story by David Thompson
Surfing contest promoter Randy Rarick woke up one Friday with a decision to make: He had a two-day window for the final round of the 2003 Xbox Gerry Lopez Pipeline Masters, and he could either hold the event that day in four- to six-foot surf or wait for a bigger swell predicted to arrive Saturday. So he phoned Pat Caldwell, Hawaii’s foremost surf forecaster.
photo by Kyle Rothenborg
"Pat said, ‘It’s gonna die by Saturday morning and come up Saturday afternoon,’" says Rarick, who decided to go with Friday. Sure enough, Saturday the waves dropped by the a.m. and the afternoon’s ten-foot swell came too late to have done the Pipe Masters any good.
For many surfers, Caldwell’s ability to make such reliable forecasts makes him a surf demigod—maybe the first ever with roots in central Kentucky. "I was the son of a farmer, and farmers are always talking about the weather," says the soft-spoken Caldwell. "I had weather in my blood." Caldwell spent his teens in South Carolina, where he learned to surf in the temperamental Atlantic and started turning his weather observations into wave predictions. He earned a master’s degree in meteorology and next took a job he still holds today, as an ocean data librarian with the National Oceanic and Atmospheric Administration at the University of Hawaii.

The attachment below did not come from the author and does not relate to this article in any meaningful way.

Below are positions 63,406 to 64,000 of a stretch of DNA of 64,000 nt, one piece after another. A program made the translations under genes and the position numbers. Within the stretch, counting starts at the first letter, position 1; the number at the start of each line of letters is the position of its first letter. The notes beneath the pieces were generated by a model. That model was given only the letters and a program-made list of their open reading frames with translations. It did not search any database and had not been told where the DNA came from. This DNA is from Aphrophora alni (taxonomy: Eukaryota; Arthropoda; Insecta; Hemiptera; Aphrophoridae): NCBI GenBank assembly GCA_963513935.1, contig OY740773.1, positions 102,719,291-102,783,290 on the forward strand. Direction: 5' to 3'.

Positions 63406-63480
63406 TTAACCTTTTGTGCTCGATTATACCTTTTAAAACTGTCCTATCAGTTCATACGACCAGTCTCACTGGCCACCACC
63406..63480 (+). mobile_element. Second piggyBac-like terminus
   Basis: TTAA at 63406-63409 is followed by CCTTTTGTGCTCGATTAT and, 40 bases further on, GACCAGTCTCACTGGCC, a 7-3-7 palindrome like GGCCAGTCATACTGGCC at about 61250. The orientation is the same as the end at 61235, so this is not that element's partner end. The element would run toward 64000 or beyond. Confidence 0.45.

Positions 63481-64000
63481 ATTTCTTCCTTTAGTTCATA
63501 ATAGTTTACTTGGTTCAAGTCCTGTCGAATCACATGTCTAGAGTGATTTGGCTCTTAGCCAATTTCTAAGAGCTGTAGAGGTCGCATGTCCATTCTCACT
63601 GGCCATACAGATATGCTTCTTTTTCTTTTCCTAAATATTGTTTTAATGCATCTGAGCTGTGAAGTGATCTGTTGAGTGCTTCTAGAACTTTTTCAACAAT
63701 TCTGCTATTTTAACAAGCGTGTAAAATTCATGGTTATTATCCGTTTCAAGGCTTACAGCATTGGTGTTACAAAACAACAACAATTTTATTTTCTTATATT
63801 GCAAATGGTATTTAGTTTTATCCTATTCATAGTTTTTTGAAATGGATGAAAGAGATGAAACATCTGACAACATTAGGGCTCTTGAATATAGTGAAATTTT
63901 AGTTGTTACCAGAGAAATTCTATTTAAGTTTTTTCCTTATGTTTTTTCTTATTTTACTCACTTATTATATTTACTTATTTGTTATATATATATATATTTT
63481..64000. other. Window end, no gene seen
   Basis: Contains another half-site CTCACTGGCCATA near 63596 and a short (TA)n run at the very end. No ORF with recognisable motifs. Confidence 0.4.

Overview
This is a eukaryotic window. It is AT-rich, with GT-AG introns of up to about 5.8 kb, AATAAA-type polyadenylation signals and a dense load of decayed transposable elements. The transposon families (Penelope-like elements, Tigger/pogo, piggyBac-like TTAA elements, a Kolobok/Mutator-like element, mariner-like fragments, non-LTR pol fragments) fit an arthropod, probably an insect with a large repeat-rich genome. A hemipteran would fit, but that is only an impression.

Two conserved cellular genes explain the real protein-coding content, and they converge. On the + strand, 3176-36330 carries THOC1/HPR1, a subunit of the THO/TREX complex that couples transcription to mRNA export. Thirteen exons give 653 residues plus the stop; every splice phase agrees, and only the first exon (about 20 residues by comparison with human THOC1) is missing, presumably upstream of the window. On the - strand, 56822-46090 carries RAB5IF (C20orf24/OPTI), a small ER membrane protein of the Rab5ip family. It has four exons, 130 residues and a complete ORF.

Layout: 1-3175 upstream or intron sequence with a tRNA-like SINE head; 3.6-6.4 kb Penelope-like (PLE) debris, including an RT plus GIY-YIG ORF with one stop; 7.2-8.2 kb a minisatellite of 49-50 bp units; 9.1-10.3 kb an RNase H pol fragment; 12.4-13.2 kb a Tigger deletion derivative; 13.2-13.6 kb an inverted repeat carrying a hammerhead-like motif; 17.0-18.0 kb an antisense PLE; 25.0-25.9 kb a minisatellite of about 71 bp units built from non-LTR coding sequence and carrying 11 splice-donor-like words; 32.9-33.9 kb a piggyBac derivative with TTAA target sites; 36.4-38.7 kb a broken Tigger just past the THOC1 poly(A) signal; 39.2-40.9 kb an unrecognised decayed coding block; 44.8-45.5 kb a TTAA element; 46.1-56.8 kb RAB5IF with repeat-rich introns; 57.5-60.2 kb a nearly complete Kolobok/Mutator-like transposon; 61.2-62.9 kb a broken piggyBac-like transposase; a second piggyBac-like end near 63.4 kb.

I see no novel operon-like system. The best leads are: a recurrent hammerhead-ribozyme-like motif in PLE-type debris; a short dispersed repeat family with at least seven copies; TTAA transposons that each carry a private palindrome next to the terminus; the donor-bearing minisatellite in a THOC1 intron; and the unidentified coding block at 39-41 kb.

Caldwell never lost his interest in surf forecasting; in the early 1990s, he began emailing predictions to friends around UH. Demand to get on his mailing list mushroomed, and in 1997 he launched a website. Caldwell’s forecasts became famous in the surf community for their reliability and detail; look for in-depth discussion of every weather event from the Aleutians to the Antarctic that has any chance of sending waves to Hawaii.
In 2002, citing conflicts with forecasts from its National Weather Service, NOAA pulled the plug on Caldwell’s site (which was then logging up to 5,000 hits a day). Enraged surfers bombarded NOAA with complaints, and the outcry led the agency to invite Caldwell to collaborate on its site. Now surf forecasting is an official part of his job.
With the demands of work and family, Caldwell has to plan his own surf sessions strategically. But as you might expect, when he paddles out, he usually hits it just right. "It’s pretty rare that I get skunked," he says.